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Transforming Quality with Advanced Analytics
At a Glance
  • Managing quality effectively helps avoid operational disruption and associated economic and reputational losses.
  • Using advanced analytics can enhance a company’s quality controls in a cost-effective way.
  • Generative AI is a game-changer as it can help to find new solutions for quality problems, increasing customer satisfaction.
  • Leveraging advanced analytics for quality management requires an organization-wide approach, led from the top.

Advanced analytics is becoming a vital tool in the quest for improved quality. It can help decrease total costs by identifying and addressing the root causes of defects more swiftly, as well as defining more efficient methods to maintain quality. The results of deploying advanced analytics in quality management can be measured in improved customer satisfaction and retention, as well as increased cash flow.

This matters because the total cost of quality has a major impact on economics—costing up to 20% of revenue for a business. This covers the direct resource cost of managing quality—so that substandard items are not produced in the first place—as well as the costs of scrap, rework, or warranty work to correct errors. It also includes another major issue: lost future revenue caused when customers are disappointed by poor quality.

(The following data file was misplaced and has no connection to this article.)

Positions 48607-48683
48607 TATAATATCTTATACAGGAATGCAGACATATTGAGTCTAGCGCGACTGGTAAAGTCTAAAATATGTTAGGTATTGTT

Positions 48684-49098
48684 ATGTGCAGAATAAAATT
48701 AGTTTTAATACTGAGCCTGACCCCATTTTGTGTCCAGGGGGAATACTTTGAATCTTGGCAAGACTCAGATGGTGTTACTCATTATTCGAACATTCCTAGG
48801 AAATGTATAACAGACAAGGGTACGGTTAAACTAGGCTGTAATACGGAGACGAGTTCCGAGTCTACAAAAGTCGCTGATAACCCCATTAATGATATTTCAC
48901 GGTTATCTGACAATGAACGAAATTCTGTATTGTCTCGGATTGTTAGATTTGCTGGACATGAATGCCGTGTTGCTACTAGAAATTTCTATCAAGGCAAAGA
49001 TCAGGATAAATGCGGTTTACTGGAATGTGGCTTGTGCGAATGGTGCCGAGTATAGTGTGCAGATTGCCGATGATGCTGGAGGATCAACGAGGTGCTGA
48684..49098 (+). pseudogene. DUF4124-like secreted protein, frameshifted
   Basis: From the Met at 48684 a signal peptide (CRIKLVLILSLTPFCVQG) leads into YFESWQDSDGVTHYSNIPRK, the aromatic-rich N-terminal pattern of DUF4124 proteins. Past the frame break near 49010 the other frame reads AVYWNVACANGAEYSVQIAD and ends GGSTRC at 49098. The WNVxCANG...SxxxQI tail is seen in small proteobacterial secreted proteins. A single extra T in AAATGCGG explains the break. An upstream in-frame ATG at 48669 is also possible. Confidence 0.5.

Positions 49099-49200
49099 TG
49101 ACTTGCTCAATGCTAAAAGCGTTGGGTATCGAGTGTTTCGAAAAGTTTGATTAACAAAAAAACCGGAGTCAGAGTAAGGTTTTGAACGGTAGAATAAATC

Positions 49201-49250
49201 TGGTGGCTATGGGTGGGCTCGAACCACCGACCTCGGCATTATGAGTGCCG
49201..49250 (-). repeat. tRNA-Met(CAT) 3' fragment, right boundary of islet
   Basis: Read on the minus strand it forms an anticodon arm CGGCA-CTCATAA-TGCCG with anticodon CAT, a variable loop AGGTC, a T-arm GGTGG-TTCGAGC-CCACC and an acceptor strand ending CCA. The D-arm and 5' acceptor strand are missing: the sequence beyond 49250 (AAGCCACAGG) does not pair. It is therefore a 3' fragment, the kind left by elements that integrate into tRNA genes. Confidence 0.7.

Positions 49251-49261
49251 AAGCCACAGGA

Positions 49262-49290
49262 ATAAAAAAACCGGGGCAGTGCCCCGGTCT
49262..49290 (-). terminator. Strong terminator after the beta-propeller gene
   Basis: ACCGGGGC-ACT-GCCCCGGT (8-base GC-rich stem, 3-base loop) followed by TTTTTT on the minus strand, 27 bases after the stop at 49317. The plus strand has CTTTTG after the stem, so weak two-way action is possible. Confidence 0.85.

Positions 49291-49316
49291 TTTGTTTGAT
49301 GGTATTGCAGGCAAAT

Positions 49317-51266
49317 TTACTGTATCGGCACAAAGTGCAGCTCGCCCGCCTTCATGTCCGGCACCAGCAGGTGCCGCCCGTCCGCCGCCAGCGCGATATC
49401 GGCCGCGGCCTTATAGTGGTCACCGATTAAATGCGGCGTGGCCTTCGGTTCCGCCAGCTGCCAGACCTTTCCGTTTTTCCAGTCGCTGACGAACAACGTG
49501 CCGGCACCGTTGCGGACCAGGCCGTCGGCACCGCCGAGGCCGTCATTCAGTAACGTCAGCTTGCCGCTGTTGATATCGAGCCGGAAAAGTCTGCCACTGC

Managing quality effectively starts within production processes and customer service, but goes further. Factors outside a company’s control, such as natural disasters and global instability, disrupt supply chains and can exacerbate production challenges. When these disruptions lead to changes in the value chain—such as the need to set up new manufacturing locations, hire new people, or source materials from different suppliers—the chance of hitting quality problems increases.

In today’s competitive markets, businesses need to find ways to preempt these issues. Increasingly, that means stepping up how quality is managed across the company (see Figure 1). Advanced analytics, increasingly fortified by the capabilities of generative AI for creating efficiencies, is an effective tool here as it can help crystallize insights and identify future trends by deciphering intricate connections in data that are often invisible to conventional analytical methods.